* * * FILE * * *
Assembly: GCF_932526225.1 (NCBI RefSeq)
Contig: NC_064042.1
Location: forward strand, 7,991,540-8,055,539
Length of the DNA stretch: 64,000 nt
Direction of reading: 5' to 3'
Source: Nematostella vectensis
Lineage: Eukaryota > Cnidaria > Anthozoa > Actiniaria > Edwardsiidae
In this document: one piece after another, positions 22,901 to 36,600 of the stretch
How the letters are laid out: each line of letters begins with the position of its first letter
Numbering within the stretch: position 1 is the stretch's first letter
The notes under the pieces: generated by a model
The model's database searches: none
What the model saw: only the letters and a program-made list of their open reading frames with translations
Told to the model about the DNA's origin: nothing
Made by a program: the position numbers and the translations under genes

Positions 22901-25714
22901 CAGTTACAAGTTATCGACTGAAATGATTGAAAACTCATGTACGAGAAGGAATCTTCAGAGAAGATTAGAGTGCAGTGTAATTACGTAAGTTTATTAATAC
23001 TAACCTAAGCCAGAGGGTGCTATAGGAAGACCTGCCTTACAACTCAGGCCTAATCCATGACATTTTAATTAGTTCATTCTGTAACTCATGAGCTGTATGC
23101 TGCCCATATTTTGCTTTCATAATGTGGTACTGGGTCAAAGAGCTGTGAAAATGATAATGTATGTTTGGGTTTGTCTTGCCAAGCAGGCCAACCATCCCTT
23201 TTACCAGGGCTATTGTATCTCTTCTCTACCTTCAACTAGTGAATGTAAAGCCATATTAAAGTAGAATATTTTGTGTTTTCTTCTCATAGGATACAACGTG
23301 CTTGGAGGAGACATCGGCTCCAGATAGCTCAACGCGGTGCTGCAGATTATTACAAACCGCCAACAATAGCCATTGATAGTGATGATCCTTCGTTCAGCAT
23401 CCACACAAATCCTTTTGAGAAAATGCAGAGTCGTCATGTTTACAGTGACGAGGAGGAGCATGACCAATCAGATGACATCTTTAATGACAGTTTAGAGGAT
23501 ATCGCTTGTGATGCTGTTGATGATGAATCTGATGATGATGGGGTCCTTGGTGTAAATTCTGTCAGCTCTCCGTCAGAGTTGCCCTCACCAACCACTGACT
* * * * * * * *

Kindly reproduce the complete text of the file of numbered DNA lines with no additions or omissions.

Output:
Assembly: GCF_932526225.1 (NCBI RefSeq)
Contig: NC_064042.1
Location: forward strand, 7,991,540-8,055,539
Length of the DNA stretch: 64,000 nt
Direction of reading: 5' to 3'
Source: Nematostella vectensis
Lineage: Eukaryota > Cnidaria > Anthozoa > Actiniaria > Edwardsiidae
In this document: one piece after another, positions 22,901 to 36,600 of the stretch
How the letters are laid out: each line of letters begins with the position of its first letter
Numbering within the stretch: position 1 is the stretch's first letter
The notes under the pieces: generated by a model
The model's database searches: none
What the model saw: only the letters and a program-made list of their open reading frames with translations
Told to the model about the DNA's origin: nothing
Made by a program: the position numbers and the translations under genes

Positions 22901-25714
22901 CAGTTACAAGTTATCGACTGAAATGATTGAAAACTCATGTACGAGAAGGAATCTTCAGAGAAGATTAGAGTGCAGTGTAATTACGTAAGTTTATTAATAC
23001 TAACCTAAGCCAGAGGGTGCTATAGGAAGACCTGCCTTACAACTCAGGCCTAATCCATGACATTTTAATTAGTTCATTCTGTAACTCATGAGCTGTATGC
23101 TGCCCATATTTTGCTTTCATAATGTGGTACTGGGTCAAAGAGCTGTGAAAATGATAATGTATGTTTGGGTTTGTCTTGCCAAGCAGGCCAACCATCCCTT
23201 TTACCAGGGCTATTGTATCTCTTCTCTACCTTCAACTAGTGAATGTAAAGCCATATTAAAGTAGAATATTTTGTGTTTTCTTCTCATAGGATACAACGTG
23301 CTTGGAGGAGACATCGGCTCCAGATAGCTCAACGCGGTGCTGCAGATTATTACAAACCGCCAACAATAGCCATTGATAGTGATGATCCTTCGTTCAGCAT
23401 CCACACAAATCCTTTTGAGAAAATGCAGAGTCGTCATGTTTACAGTGACGAGGAGGAGCATGACCAATCAGATGACATCTTTAATGACAGTTTAGAGGAT
23501 ATCGCTTGTGATGCTGTTGATGATGAATCTGATGATGATGGGGTCCTTGGTGTAAATTCTGTCAGCTCTCCGTCAGAGTTGCCCTCACCAACCACTGACT